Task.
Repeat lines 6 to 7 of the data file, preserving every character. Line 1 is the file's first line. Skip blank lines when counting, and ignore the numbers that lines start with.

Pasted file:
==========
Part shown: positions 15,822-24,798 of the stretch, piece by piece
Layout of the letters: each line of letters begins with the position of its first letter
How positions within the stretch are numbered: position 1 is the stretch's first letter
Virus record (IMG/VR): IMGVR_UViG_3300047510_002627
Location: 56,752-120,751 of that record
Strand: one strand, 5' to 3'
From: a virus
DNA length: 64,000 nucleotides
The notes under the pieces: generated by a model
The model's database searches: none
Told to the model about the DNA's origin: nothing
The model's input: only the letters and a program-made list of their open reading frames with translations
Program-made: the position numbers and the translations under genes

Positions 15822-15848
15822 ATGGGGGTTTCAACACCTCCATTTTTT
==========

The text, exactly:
Strand: one strand, 5' to 3'
From: a virus